Please accept my apologies for posting late, but I’m sure you are all going to love hearing what this lady has to say. We are so excited to bring you the following Q&A by Diana Ventimiglia, Associate Editor for Silhouette Desire. Many published and aspiring authors already know Diana as Melissa Jeglinski’s Editorial Assistant until her promotion last year. Diana kindly agreed to answer the questions we dreamed up for her, but even more fantastic, she has offered to critique a full or partial manuscript from a randomly-chosen winner who comments on this week’s blog. If you are not in a position to take advantage of this prize there will be a parcel of books from our Downunder authors. Feel free to comment on the blog anyway, just stipulate whether or not you want to go in the draw for Diana’s critique or the book prize. We will draw the winner on Sunday 27th April.
Don’t be confused with the critique offered by Melissa Jeglinski, which will be drawn in June and is still open for comments. Check out Melissa’s Q&A in December to enter.
1/ The Desire line is home to many different voices, settings and tones – perhaps now more than ever! What do think epitomizes a great Desire?
I think a great Desire is sexy and packed with lots of conflict. If an author can give me passion, scandal, and an alpha hero I’d love to date myself I think they’ve nailed Desire. I also think Desire has very strong heroines. They are nurturing and sensitive, yet can stand up for themselves.
2/ Your podcast with MJ last month on eHarlequin generated a lot of interest. I was interested to hear you would like authors to push the envelope, go deeper or more over the top. Can you expand on that a little?
By pushing the envelope I mean moving out of ones comfort zone. If an author had an idea and thought, ‘hmm this might be a little too dramatic’; I say go for it. Don’t be afraid to add different elements. For example, the hero gets into a car accident and is left with amnesia. He returns home and marries the wrong twin sister he slept with months ago. Then it turns out she’s pregnant with his brother’s child. OK maybe not exactly the above, but just that idea of not being afraid to be a little too dramatic. It’s always easier to cut down than to tack on at the end.
3/Can you give us your take on the differences between the Presents and the Desire Alpha Hero?
I think the biggest difference between the Presents hero and the Desire hero is that the Desire hero shows his feelings more. The readers have a better idea of where he came from and his transformation in the end. For example, although he is out for revenge, readers still see his sensitive side as he feels for the heroine throughout the manuscript.
4/Can you give us a brief idea of the path of a contracted manuscript after it lands on your desk?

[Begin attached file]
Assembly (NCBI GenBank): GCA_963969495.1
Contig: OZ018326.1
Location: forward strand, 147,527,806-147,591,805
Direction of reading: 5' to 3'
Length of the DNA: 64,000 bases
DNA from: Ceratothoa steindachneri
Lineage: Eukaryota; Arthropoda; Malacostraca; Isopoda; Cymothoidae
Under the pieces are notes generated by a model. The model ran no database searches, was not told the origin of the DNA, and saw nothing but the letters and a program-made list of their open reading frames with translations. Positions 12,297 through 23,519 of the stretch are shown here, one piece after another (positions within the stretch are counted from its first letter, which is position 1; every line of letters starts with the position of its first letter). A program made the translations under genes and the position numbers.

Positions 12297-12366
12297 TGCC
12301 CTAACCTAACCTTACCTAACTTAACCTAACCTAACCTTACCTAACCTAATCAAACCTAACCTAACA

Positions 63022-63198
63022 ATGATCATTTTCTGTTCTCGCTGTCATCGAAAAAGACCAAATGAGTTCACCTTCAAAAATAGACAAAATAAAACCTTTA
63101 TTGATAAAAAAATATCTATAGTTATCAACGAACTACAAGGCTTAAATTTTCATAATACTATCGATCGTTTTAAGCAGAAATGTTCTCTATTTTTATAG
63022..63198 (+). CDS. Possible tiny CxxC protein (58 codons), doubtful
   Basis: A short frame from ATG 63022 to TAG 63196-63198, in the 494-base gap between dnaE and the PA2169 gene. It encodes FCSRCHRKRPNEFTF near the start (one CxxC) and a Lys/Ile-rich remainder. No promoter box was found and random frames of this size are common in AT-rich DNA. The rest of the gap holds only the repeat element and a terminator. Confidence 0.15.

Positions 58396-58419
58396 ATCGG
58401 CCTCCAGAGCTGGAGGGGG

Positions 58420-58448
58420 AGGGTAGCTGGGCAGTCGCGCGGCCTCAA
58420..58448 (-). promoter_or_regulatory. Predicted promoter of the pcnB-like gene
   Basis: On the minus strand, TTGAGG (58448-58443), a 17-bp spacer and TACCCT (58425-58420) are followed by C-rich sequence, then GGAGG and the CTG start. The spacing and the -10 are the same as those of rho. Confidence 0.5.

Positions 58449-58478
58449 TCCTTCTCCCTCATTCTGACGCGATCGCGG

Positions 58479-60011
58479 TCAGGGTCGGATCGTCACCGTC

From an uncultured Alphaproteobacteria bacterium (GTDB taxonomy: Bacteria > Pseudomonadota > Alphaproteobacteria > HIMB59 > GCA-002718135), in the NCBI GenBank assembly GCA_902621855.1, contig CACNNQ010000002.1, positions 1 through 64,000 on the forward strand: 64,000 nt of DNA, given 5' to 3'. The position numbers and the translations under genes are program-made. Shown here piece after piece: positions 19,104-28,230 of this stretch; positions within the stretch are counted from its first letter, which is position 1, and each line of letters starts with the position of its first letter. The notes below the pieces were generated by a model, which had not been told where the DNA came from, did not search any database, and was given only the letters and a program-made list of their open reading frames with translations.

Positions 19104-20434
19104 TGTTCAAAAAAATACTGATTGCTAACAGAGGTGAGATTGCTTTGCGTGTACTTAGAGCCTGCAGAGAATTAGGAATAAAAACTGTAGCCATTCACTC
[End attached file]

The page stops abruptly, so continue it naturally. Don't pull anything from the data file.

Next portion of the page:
Once a contracted manuscript lands on my desk, I first give it a read through to make sure it follows the proposal and has all the elements of a Desire. Once I complete this, I then begin the line edit. After this stage, the manuscript is sent out for copyediting, and I contact my authors with any important questions the copy editors may have. The author also receives a copy of the line edit, so she can get back to me with any changes she may have
5/What’s your personal favourite storyline – MOC, secret baby, seductive revenge etc? And do you have an all-time favourite romance?
I love secret baby stories. I just think they can be so juicy. I also think it makes for a great connection between the hero and heroine. I love seeing the hero taking on a more fatherly role. He really appeals to me in those scenes. So I’m very excited about the Billionaires & Babies series that starts in August 2008 with Maureen Child’s Baby Bonanza.
My all time favorite romance is when Harry Met Sally. I could watch that movie everyday for the rest of the year and be just as sappy.
6/I think you have a couple of Downunderers in your growing stable of authors. Is it a hassle dealing with time differences, international postage, contracts whizzing here, there and everywhere, or not much different to dealing with American authors?
Well I love my down under authors and dealing with them is never a hassle. Really, it’s pretty much the same with American authors. The only difference being the time delay via telephone. I feel like those cell phone commercials where someone says something and the other responds but doesn’t hear anything and then thinks they said something horrible! J Haha so this sometimes can be tough, but other than that proposals and other materials are sent just as regularly as the American authors
7/Did you collaborate on the Diamonds Downunder series at all or was that down to MJ and the continuity editors?
Yes, that was all MJ.
There you have it. I will attempt to load the gorgeous pic Diana sent me but as my technical ability is now legendary on this blog, don’t hold your breath. Sorry again about the delay. What an interesting lady Diana is. Get polishing those secret baby stories, I say! And don’t forget, the winner for her critique or the books prize – you stipulate which when you post – will be drawn on Sunday 27th April. Best of luck, everyone!